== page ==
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The Producers – The Grand, Leeds

Writer: Mel Brooks

Music &Lyrics: Mel Brooks

Director: Matthew White

Musical Supervisor &Director : Andrew Hilton

Choreographer: Lee Proud

Reviewer: Sheila Stratford

The Producers is based on Mel Brook’s Academy Award winning motion picture of the same name. It has been a runaway success on Broadway and the in West End, winning 12 Tony Awards and 3 Olivier Awards. From start to finish, this is a show which has the audience in fits of laughter.

The once famous Broadway producer Max Bialystock (Cory English) has just had another disastrous flop when he meets the timid, naive accountant Leo Bloom (Jason Manford). Leo muses that ironically Max could make his fortune by producing a sure fire failure, instead of aiming for the next Broadway smash. Max runs away with the idea of producing the worst show ever, and persuades Leo to help him. When the show is forced to close, the idea is that Max and Leo will be able to pocket the money from Max’s financial backers (a legion of duped little old ladies) and escape with the money to Rio, Brazil.

The very worst, most offensive play they can find to produce is Springtime for Hitler by Franz Liebkind (Ross Noble), a crazed Nazi sympathiser. Next the pair enlist, in their eyes, the worst director Roger De Bris (David Bedella) to direct the show. When Franz breaks his leg, Roger ends up acting the rôle of the Führer with a most camp interpretation. Is the show doomed to failure as it’s Producers hope?

The show is packed full of comedy, songs and dance routines. Everything is larger than life and hugely exaggerated. It is certainly not for the politically correct. It is disrespectful throughout.

Cory English is superb as Max. His antics on stage with the little old ladies, whom he seduces for financial backing, is side-splitting. He brings a huge amount of energy and exuberance to the rôle and does not fail to wow and delight the audience. His quick fire rendition of events as he sits on the toilet awaiting trial is hilarious and is delivered with technical excellence.

Likewise the comedian, Jason Manford as Leo Bloom is excellent. He is not only funny but is a good singer and dancer. He and English make a great team and complement each other in their riotous antics.

Of course there is romance along the way with the seductive and innocent Swedish Ulla (Tiffany Graves) who Max and Leo employ as their receptionist/ secretary. Graves is simply wonderful as she floats about the set, apparently oblivious to her seductive powers. She is able to be graceful and sort of gawky at the same time – something which is mesmerising to behold.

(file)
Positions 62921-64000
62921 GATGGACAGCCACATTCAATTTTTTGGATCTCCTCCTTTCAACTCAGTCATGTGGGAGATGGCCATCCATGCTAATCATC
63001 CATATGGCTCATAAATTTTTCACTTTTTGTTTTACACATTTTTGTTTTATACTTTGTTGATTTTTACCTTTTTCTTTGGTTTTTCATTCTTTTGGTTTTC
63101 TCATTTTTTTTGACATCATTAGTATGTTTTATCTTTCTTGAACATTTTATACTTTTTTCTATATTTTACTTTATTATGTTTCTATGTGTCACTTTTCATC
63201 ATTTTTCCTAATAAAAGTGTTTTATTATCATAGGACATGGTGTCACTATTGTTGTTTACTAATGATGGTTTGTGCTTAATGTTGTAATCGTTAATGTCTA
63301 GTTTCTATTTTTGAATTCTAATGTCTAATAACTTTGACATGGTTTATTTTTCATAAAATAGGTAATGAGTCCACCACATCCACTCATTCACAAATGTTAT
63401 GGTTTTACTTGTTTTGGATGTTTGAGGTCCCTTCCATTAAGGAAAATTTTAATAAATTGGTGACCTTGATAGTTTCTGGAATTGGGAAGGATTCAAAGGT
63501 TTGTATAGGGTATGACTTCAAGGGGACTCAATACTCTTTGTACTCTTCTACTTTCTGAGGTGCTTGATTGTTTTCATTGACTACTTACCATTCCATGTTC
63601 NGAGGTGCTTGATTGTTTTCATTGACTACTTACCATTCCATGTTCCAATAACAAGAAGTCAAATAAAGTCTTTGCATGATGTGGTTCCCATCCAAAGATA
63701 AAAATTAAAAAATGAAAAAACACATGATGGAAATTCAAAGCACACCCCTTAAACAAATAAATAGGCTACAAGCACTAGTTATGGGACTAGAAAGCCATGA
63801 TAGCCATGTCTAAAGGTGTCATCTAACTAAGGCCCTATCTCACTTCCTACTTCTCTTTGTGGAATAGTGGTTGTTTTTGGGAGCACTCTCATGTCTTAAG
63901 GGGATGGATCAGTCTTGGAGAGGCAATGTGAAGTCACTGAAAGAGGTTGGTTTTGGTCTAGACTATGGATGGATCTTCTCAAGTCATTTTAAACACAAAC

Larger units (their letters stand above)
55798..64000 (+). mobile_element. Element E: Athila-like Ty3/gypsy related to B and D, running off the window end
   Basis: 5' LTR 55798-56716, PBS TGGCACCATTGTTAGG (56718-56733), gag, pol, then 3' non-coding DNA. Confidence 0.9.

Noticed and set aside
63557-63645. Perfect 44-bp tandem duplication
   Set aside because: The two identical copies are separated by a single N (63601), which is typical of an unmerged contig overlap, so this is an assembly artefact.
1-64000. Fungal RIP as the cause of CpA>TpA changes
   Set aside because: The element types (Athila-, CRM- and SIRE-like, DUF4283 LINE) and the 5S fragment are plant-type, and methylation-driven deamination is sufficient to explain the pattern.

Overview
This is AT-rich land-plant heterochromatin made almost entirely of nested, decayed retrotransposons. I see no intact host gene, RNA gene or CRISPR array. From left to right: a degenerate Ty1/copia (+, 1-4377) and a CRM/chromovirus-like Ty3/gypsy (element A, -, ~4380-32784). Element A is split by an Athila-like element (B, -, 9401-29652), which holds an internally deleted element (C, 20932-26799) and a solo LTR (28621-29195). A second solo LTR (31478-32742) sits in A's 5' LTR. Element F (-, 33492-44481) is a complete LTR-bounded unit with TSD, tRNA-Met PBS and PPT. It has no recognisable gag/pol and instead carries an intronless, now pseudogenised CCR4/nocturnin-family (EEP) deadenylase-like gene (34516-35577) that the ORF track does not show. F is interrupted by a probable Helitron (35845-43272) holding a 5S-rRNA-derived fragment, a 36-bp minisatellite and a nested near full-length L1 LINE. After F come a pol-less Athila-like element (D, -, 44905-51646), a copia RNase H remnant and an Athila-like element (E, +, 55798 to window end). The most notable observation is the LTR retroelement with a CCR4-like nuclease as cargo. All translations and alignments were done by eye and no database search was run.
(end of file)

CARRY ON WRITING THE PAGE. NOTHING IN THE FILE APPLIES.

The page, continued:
The audience in Leeds loved Roger De Bris (David Bedella) the very camp director and his assistant Carmen Ghia (Stephane Anelli). The two are priceless to watch as they strut about the stage during the auditions, the rehearsal scenes and the performance of Springtime for Hitler.

This action packed show is complemented with a most talented and funny supporting cast. They dance, sing and perform a variety of rôles, helped of course with perfect timing from the accomplished musicians.

Not a family show, The Producers is certainly an irreverent take on some issues. It is ‘seaside postcard humour’ with classic stereo-types, but essentially is simply silly and very funny.

Runs until: Saturday 13th June 2015

Photo Credit: Manuel Harlan

Writer: Mel Brooks Music &Lyrics: Mel Brooks Director: Matthew White Musical Supervisor &Director : Andrew Hilton Choreographer: Lee Proud Reviewer: Sheila Stratford The Producers is based on Mel Brook's Academy Award winning motion picture of the same name. It has been a runaway success on Broadway and the in West End, winning 12 Tony Awards and 3 Olivier Awards. From start to finish, this is a show which has the audience in fits of laughter. The once famous Broadway producer Max Bialystock (Cory English) has just had another disastrous flop when he meets the timid, naive accountant Leo Bloom (Jason…

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